Repeated Interaction and the Revelation of the Monitor's Type: A Principal-Monitor-Agent Problem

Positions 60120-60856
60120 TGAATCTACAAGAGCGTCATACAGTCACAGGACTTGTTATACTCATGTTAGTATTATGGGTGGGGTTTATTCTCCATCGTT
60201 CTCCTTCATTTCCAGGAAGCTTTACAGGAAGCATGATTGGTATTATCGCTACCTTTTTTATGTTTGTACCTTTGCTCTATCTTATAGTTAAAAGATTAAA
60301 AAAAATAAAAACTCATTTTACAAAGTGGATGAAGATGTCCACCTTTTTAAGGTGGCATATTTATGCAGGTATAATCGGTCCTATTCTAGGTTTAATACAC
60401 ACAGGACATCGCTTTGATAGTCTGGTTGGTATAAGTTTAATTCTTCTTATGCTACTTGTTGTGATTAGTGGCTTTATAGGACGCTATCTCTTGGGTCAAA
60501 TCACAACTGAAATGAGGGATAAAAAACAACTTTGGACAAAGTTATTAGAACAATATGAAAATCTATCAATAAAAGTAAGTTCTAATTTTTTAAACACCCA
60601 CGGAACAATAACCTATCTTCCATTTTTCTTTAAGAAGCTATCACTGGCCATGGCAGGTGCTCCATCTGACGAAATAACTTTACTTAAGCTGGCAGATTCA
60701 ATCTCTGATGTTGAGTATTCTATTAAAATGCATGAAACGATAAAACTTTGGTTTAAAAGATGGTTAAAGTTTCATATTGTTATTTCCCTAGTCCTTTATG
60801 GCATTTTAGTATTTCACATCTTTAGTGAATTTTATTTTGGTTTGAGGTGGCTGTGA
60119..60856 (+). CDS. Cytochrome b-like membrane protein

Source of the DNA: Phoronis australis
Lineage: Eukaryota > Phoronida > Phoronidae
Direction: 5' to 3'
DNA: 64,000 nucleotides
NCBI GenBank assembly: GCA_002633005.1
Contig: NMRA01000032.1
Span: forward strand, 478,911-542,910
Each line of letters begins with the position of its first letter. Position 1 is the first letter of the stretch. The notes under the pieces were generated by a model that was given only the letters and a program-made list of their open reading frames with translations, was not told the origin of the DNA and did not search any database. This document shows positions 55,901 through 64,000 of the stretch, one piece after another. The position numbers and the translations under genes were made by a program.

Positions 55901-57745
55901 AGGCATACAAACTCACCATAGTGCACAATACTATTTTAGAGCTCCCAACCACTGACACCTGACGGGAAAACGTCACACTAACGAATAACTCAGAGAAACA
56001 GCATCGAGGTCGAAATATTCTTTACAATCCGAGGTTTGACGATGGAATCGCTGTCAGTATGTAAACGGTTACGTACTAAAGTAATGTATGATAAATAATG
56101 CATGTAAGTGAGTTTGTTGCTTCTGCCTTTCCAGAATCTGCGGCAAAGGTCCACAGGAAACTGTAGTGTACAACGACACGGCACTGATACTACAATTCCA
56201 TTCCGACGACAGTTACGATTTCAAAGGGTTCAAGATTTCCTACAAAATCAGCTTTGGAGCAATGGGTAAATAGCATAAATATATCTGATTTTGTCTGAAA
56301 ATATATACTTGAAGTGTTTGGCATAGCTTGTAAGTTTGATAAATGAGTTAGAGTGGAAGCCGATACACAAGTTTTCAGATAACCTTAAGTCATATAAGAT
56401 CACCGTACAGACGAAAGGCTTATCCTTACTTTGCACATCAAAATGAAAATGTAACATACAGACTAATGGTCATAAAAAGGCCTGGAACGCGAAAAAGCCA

This paper studies a dynamic principal-monitor-agent relation where a strategic principal delegates the task of monitoring the effort of a strategic agent to a third party. The latter we call the monitor, whose type is initially unknown. Through repeated interaction the agent might learn his type. We show that this process damages the principal's payoffs. Compensation is assumed exogenous, limiting to a great extent the provision of incentives. We go around this difficulty by introducing costly replacement strategies, i.e. the principal replaces the monitor, thus disrupting the agent's learning. We found that even when replacement costs are null, if the revealed monitor is strictly preferred by both parties, there is a loss in efficiency due to the impossibility of beneâ€¦tting from it. Nonetheless, these strategies can partially recover the principal's losses. Additionally, we establish upper and lower bounds on the payoffs that the principal and the agent can achieve. Finally we characterize the equilibrium strategies under public and private monitoring (with communication) for different cost and impatience levels.
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